Palm Sunday Reflection with Fr Terry Tastard - 17 April 2011

There is a strange arc on Palm Sunday. We begin with the crowds acclaiming Jesus as the long-awaited one who comes in the name of the Lord. The title with which they acclaim him, ‘Son of David’, is a messianic title. As he enters Jerusalem there is an air of excitement and anticipation. Son of David implies a new kingdom, a new glorious chapter in the history of the people of God. Then later in the Mass we go on to read the passion narrative. Here the same crowds have turned, within a matter of days. We read that passers-by jeer at Christ on the cross. The people who were singing praises are now taunting him.

It is a sobering reminder of the fickleness not only of crowds but of all human beings. Which of us could say that we have never run with the crowd, even against our better instincts? Which of us could say that we have never voiced opinions that were not our own, motivated by the fashion of the day and our desire to win favour in the eyes of others? This is the world – our world – into which the love of God incarnate has come to establish the kingdom. The crowds greeting Jesus were right. This is a new and definitive moment in history. Only this time it is a kingdom of the heart that Jesus is creating, a movement of followers who will seek to bring into everyday life the love of God and neighbour that Jesus taught and lived himself.

Because we know this and believe this it is difficult to read the words of the passion. In particular, it is painful to shout the words ‘Crucify him’. This is not what we want, we think in the quiet of our hearts. But let’s remember that we are following the whole story. That story includes not just the cross, but also the resurrection. As we re-enact the events of the passion, we enter more deeply into the meaning of it all.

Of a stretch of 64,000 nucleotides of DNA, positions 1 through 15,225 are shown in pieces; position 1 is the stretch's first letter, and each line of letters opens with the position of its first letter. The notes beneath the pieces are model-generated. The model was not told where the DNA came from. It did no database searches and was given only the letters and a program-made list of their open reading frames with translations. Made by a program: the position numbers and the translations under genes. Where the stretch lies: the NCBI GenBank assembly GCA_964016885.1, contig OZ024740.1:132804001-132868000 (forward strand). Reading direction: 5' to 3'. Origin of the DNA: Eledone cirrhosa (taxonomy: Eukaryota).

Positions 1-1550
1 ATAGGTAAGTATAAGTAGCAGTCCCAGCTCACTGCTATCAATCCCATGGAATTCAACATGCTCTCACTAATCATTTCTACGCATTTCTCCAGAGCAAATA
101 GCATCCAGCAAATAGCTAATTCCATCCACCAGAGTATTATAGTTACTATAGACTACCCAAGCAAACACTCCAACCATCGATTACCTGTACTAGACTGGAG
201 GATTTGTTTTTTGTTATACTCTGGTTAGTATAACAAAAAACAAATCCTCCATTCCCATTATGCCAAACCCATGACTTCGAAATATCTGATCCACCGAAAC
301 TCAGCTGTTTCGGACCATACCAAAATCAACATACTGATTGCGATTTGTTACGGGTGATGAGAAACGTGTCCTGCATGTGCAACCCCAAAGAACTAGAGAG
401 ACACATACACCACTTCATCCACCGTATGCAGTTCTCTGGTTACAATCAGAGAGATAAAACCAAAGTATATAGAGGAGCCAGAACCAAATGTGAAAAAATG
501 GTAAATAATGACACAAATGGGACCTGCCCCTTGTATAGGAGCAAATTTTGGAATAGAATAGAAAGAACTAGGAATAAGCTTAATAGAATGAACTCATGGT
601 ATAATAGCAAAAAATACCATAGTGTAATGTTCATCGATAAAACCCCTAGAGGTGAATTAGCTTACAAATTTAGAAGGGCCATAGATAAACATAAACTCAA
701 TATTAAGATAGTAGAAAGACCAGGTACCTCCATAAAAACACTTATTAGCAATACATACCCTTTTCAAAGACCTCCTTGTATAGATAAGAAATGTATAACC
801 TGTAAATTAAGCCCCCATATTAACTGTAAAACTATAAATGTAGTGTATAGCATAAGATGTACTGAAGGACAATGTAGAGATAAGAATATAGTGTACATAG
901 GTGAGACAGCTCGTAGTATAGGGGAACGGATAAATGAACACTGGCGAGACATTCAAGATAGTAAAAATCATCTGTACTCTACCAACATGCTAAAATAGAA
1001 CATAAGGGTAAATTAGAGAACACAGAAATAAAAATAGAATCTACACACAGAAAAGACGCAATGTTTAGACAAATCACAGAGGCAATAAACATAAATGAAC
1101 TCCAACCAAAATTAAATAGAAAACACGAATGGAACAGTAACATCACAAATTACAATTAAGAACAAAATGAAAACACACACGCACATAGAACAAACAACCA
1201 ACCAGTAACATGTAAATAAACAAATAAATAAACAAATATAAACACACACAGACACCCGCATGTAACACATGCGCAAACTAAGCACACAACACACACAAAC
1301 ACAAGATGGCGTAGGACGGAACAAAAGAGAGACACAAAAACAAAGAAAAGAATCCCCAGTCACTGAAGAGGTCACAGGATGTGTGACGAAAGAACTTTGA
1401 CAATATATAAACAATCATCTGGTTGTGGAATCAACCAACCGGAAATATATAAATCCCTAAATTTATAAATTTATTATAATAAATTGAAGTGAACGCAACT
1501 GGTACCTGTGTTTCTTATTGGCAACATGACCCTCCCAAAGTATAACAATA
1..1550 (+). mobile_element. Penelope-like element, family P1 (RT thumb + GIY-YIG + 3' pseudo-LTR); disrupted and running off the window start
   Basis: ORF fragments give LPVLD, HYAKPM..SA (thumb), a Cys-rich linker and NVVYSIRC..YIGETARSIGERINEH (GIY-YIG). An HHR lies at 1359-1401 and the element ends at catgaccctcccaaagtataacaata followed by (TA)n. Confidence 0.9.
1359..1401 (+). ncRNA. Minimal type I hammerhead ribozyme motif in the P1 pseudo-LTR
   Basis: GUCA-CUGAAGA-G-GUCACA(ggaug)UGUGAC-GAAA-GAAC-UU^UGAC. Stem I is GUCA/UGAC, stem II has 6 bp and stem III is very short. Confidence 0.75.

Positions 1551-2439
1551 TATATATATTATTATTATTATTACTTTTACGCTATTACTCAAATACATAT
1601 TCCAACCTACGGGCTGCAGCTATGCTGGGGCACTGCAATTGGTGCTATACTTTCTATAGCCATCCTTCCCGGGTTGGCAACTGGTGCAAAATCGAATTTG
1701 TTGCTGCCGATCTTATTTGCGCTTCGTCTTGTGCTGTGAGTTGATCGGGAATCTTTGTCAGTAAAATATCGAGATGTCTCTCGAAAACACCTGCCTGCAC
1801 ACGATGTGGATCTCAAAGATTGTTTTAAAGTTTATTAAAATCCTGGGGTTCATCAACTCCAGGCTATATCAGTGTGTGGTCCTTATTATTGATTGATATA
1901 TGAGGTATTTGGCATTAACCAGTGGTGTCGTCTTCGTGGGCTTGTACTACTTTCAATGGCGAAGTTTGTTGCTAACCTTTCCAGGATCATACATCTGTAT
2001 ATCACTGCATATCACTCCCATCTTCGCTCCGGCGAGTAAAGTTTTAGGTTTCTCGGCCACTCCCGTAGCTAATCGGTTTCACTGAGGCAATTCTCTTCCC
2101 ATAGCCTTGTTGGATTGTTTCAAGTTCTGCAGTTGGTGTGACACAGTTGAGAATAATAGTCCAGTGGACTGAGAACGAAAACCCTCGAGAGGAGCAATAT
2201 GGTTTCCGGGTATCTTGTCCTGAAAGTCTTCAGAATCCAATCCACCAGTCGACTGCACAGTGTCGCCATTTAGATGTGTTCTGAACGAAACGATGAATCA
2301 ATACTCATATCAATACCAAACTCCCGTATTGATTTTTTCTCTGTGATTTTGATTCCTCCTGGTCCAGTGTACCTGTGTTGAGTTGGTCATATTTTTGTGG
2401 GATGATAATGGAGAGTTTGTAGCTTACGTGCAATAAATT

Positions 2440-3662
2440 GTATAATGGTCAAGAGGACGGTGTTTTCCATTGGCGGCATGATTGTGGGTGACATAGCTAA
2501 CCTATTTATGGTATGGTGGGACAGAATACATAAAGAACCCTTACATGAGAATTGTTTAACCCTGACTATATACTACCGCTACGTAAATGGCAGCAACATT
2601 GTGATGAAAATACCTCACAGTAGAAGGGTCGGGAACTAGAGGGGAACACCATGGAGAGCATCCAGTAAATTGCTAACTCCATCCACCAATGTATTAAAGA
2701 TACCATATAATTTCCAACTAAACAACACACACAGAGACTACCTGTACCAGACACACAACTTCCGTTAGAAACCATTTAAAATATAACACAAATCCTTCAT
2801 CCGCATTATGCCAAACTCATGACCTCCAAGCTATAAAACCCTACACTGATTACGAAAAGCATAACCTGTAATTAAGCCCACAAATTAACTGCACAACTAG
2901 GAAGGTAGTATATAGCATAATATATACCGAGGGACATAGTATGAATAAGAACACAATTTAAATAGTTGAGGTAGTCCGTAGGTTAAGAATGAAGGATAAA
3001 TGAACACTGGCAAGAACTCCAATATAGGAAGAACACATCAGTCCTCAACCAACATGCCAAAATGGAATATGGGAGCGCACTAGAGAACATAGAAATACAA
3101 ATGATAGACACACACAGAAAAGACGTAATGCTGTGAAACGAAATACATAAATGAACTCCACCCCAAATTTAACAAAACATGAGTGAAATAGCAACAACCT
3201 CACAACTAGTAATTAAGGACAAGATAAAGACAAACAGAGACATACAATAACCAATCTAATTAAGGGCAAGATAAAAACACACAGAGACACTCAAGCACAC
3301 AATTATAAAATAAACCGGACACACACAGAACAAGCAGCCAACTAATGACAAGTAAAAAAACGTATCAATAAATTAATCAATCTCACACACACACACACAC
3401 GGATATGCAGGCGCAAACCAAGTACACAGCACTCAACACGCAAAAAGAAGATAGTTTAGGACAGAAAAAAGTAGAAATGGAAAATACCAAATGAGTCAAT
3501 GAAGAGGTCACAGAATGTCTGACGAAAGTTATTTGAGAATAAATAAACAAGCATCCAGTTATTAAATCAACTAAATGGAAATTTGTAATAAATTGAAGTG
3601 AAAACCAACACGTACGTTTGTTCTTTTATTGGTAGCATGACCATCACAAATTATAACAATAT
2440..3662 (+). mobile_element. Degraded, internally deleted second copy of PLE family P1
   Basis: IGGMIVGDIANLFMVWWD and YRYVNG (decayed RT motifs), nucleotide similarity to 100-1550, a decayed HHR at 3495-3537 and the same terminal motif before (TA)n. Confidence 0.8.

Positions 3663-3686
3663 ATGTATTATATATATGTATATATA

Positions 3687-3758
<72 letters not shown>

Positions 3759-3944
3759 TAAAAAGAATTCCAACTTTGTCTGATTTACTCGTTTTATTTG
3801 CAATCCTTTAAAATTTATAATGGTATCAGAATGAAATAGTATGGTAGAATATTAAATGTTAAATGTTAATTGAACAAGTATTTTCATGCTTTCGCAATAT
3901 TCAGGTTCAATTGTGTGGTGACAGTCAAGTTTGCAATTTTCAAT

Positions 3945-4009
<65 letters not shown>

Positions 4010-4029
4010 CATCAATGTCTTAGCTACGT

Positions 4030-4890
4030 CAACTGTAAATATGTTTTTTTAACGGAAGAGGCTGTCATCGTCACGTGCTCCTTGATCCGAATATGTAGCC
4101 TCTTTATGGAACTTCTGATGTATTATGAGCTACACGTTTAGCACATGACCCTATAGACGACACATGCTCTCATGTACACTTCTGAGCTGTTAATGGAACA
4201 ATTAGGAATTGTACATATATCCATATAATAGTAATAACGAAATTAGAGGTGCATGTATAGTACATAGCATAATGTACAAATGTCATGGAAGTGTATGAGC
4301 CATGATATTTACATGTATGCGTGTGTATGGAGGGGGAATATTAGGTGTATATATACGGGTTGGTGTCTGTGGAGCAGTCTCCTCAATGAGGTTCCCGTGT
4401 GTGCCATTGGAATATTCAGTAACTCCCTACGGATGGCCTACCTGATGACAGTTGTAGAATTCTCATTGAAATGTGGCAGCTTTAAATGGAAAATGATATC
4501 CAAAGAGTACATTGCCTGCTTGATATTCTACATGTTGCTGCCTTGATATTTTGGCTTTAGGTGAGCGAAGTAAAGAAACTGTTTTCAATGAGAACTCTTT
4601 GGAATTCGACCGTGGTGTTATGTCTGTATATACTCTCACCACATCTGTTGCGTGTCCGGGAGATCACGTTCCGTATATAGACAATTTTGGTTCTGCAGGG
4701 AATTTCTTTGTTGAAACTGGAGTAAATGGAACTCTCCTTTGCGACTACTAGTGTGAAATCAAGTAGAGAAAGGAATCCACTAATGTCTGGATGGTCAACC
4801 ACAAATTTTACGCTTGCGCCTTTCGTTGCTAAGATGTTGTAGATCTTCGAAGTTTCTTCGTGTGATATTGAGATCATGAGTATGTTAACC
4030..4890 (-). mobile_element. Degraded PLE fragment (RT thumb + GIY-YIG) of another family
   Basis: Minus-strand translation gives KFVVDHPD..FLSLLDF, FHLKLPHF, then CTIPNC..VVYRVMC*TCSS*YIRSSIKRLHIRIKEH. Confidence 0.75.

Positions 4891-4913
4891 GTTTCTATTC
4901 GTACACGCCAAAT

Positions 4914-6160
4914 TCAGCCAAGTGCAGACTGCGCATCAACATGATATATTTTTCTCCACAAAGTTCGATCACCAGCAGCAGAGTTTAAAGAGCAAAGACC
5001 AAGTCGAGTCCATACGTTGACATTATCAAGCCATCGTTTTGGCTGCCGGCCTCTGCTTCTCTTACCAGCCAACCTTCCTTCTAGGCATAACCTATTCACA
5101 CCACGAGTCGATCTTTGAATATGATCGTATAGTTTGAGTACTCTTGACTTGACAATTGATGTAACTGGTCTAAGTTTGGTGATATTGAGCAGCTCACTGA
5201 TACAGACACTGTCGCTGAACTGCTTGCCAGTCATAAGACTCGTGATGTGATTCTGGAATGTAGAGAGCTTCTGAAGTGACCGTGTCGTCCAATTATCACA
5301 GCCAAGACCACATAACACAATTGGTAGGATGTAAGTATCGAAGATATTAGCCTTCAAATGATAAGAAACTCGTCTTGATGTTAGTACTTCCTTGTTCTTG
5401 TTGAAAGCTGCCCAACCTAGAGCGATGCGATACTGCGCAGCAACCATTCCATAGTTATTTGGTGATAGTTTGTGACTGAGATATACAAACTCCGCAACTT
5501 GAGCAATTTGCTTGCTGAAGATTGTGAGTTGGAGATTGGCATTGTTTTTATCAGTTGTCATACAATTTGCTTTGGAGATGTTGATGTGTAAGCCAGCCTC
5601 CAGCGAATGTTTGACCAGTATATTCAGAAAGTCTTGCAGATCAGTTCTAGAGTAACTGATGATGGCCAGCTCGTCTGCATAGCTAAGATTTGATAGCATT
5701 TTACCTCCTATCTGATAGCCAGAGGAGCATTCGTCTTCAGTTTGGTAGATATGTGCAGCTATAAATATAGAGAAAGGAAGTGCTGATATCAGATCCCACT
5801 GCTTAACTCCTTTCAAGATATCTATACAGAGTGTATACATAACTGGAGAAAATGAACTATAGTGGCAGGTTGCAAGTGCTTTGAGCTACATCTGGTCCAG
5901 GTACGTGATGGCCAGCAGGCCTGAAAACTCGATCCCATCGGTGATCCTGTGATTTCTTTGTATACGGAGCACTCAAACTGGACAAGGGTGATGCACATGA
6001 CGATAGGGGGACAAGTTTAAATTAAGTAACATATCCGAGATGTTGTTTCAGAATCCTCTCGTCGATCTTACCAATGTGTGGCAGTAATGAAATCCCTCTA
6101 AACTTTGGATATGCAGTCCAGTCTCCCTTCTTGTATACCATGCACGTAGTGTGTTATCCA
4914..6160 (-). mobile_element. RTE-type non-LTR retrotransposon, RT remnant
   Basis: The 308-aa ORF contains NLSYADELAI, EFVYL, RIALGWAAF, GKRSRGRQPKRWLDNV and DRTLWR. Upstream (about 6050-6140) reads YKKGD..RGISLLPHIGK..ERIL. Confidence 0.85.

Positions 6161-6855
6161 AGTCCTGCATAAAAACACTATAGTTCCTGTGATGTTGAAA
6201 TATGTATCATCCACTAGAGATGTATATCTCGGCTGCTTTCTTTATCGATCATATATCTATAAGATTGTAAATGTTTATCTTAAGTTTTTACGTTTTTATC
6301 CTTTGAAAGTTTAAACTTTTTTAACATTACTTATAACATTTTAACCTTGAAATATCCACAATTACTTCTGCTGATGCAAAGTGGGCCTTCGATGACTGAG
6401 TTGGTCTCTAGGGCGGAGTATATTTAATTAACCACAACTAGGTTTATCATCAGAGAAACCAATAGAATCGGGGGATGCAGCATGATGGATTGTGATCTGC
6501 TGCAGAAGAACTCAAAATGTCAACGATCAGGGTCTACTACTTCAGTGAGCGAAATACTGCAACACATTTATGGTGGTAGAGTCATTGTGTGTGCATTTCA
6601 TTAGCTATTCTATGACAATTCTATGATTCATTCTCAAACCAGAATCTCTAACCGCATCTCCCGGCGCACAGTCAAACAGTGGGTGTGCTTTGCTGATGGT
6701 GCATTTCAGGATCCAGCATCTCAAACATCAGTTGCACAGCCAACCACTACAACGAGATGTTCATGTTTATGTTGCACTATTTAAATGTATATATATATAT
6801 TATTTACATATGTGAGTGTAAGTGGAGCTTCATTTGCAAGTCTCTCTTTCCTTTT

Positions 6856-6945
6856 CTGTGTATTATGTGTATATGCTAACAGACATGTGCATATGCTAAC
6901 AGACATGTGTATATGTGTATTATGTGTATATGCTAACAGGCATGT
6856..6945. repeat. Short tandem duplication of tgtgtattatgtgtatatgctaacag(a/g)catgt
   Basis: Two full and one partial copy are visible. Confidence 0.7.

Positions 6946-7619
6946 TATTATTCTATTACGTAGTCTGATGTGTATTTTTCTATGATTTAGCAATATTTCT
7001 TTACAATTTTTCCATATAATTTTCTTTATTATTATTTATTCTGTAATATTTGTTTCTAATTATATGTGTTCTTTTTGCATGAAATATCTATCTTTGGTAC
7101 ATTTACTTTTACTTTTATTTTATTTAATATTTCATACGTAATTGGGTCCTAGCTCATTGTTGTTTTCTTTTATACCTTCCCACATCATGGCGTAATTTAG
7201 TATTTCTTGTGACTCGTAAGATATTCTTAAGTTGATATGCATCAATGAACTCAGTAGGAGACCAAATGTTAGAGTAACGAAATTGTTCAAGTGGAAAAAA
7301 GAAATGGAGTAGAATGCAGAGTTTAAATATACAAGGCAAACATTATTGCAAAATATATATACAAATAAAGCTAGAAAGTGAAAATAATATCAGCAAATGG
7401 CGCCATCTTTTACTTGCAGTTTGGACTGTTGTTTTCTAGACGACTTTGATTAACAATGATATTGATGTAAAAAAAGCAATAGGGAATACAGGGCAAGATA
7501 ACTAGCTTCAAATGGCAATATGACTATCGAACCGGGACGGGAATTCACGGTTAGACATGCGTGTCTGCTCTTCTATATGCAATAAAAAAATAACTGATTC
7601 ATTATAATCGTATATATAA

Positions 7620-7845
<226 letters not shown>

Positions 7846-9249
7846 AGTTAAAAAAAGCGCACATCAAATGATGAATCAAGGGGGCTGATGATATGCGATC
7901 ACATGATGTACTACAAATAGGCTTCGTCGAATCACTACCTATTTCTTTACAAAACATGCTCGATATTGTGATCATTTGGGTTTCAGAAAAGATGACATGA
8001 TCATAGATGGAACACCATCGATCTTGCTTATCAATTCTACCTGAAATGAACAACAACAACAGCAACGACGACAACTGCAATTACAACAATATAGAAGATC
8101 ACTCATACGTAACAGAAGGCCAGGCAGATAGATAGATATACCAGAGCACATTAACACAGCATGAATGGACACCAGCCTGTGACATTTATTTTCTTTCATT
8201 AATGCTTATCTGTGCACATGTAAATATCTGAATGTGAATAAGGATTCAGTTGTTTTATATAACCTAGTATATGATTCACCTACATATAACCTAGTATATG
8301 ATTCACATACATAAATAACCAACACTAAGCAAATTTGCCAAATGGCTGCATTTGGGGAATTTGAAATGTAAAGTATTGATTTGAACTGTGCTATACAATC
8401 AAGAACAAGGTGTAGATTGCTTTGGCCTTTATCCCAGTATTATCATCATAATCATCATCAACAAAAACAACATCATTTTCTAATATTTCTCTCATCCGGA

Psychologists tell us that we come to terms with trauma in our lives by playing it over and over again in our minds. We see it from different perspectives. We think how we might have reacted differently at the time.

And in this way, slowly, the trauma has less and less hold on us. As we follow in the footsteps of Jesus, as we hear the menacing crowd and hear the thud of the nails hammered in, we are re-living once more a great wound on the body of humankind. But by doing this we find that we are not trapped in the past, but rather, we are set free in the power of the resurrection that we will soon celebrate. The paradox is that in
remembering the death of Jesus we enter more deeply into the life of Jesus, as the one who overcame sin and death and takes us with him in his victory.

So let us not be afraid to be with the crowd of sinners this Holy Week. We are the people who acclaim him. We are the disciples whose feet he washes. We are also the disciples who run away as he is arrested, and the crowd who taunt him on the cross. We remember all this and act it out so because we know that God’s response is not to leave us in our shame.

The events of each Holy Week tell us that this world’s sorrows are not the final word. Rather, God raises us up with Christ and invites us to live the promise that his love is with us until the end of time. Confident in that love, confident in the victory of Christ over human sin, we can ask for gifts of grace so that we can continue the work of the kingdom of God that Christ has entrusted to us.

‘Your kingdom come’ he taught us to pray. Holy Week renews us each year in our desire to live what we pray.

Fr Terry is Parish Priest at Holy Trinity Catholic Church in Brook Green, west London. His latest book: Ronald Knox and English Catholicism is published by Gracewing at £12.99 and is available on Amazon, on ICN's front page. To read Sr Gemma Simmonds' review on ICN see:

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